Rarely has Australian football experienced such a collective ‘stacks on’ as it did late last week.
The successful trans-Tasman 2023 Women’s World Cup bid saw mayhem and excitement on both sides of the ditch and just about anyone who considers themselves to be anyone climbed aboard in the hope of riding the football wave.
The corporate sector, numerous politicians and a swathe of media organisations normally lukewarm to football, embraced the news and appeared hell bent on ensuring that Australia knew two clear things about them.
Firstly, as press release after press release arrived, the authors were determined to establish their support of the tournament and the Matildas right from the opening bell. Secondly, they were insistent in informing us that they have always supported the game and will continue to do so.
As ex-Matildas, female players and the vast majority of passionate football fans jumped for joy or shed a quiet and proud tear, the predictable bandwagon jumpers were out in force.
New South Wales Premier Gladys Berejiklian almost came to tears in her heart felt congratulations on Friday morning and federal opposition leader Anthony Albanese waxed lyrical in his tweet, “You can’t be what you can’t see – and a whole generation of young girls won’t forget seeing this. The 2023 FIFA Women’s World Cup is coming to Australia and New Zealand.”
You can’t be what you can’t see – and a whole generation of young girls won’t forget seeing this.
— Anthony Albanese (@AlboMP) June 25, 2020
With just days remaining before the final decision was to be made, the national leaders of both Australia and New Zealand decided to get in early.
Well known Cronulla Sharks fan and now apparent football lover Scott Morrison produced a joint statement with the woman in the shaky isles who increasingly looks like the most re-electable current world leader.
Jacinda Ardern may well have taken Morrison on head to head in Sydney some months back in a stunning and intimidating press conference that had our PM squirming, yet the statement celebrating football and their support for the quest to bring the world’s biggest women’s sporting event to Australia/New Zealand could not have been more uniformed or cohesive.
“An Australia-New Zealand FIFA Women’s World Cup would embody our passion for women’s football and proud commitment to equality and fairness, creating a profound and enduring legacy for the future of women’s football within the region and beyond.
“We would host a tournament FIFA can be proud of in every way possible: technical excellence, record-breaking crowds, commercial certainty and a warm embrace from our 200 different cultures.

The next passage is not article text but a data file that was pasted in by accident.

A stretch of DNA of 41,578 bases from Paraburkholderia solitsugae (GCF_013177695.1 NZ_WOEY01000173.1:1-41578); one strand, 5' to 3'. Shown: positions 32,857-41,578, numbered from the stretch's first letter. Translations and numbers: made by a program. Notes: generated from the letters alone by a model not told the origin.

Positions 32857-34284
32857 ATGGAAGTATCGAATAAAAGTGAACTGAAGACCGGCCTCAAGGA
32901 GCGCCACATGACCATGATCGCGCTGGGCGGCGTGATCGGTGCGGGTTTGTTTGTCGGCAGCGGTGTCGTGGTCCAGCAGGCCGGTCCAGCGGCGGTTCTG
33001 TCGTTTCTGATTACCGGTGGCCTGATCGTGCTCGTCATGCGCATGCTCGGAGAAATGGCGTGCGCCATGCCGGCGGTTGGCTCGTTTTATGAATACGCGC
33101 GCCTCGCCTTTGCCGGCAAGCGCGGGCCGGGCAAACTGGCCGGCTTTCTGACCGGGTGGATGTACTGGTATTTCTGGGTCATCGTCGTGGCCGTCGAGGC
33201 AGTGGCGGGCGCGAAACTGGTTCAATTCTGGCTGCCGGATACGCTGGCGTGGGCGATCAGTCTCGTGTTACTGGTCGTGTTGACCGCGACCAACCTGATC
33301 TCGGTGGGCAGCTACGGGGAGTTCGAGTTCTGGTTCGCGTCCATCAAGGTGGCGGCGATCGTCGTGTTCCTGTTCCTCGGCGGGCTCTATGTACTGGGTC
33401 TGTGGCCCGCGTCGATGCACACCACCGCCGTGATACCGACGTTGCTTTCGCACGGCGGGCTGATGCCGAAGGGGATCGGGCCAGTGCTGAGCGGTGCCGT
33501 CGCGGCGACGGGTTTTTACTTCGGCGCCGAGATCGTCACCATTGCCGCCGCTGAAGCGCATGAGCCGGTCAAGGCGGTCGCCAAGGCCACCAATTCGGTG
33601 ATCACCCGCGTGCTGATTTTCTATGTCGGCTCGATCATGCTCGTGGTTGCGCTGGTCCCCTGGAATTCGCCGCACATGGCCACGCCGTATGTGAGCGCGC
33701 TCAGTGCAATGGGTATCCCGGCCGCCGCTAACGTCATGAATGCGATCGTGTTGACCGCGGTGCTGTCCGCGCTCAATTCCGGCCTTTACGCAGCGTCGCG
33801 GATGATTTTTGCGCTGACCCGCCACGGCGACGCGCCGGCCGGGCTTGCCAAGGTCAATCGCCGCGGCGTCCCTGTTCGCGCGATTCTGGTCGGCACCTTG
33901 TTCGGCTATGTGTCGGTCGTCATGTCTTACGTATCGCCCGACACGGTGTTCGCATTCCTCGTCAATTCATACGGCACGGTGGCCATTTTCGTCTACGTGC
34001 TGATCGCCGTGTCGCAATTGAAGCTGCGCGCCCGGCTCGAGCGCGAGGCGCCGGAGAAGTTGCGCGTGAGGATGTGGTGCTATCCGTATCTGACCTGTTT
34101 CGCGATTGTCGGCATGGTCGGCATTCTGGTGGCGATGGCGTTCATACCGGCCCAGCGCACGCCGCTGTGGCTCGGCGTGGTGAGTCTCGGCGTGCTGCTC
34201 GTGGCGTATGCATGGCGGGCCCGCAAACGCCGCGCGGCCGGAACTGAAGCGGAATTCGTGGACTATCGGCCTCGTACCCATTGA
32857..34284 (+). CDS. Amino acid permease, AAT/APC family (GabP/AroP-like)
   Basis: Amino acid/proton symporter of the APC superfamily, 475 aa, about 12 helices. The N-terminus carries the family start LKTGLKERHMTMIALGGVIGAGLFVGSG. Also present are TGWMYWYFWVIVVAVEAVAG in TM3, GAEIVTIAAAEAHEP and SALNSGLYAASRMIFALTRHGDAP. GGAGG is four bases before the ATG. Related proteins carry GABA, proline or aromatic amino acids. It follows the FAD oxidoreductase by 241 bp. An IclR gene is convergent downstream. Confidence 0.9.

“Football is the game that connects us all. We sincerely hope that an Australia-New Zealand FIFA Women’s World Cup™ will bring us all together again in 2023, when we can all celebrate humanity, community and unity through football.”
As we basked in the sheer joy of the decision, the words “commercial certainty” should not have escaped us. In short, newspapers, television networks, politicians and corporate entities have already begun queuing up to ensure their piece of the pie is assured come 2023.
Whilst some might call me cynical, the reality is that in excess of one billion viewers means there is some serious ‘moolah’ to be made by somebody somewhere.
With an awareness of the rather loose moral compass that many politicians, media organisations and corporate entities use, there is no doubt that football, and the women’s version in particular, will become the flavour of the month in Australia for the next 36.
Good luck to them all. Football is indeed a business, a potential money spinner for the host country and an event that can produce and provide improved infrastructure and benefits for the domestic game.
Hopefully, as a football writer, I might pick up an extra gig or two in the lead up to the event, as Women’s World Cup content is sought by all and sundry.
Such an opportunity will not bring in the mega bucks destined to come the way of state governments, merchandise sellers or ticketing agencies, yet would be much appreciated by my mortgage.
Yet, as many position themselves to profit and benefit as significantly as they can from the biggest sporting event to hit Australia’s shores since the 2000 Olympics, I am hoping to focus more on the romantic.
Amidst the frantic game of musical chairs that has already begun, the symbolic relevance of our Matildas challenging for a World Cup on home soil should be the bedrock of connection between the Australian sporting public and the tournament.
I’m sure there were many cynics who felt somewhat cold with and uninspired by the announcement last Friday; people no doubt unimpressed with women’s football and women’s sport in general.
The true significance of the tournament could be in changing such sentiments, just as the 2015 Asian Cup captured the cultures and passions of the Asian region and played out as a sporting and social success.
Those riding the current bandwagon are clever enough to realise the potential ramifications of the event, from both a populist and financial perspective.
Others whose concerns lie more within the game itself will remain focused on exactly what a down under World Cup might do for the domestic game, the women who play it and Australia’s constant struggle to establish itself as a respected football nation.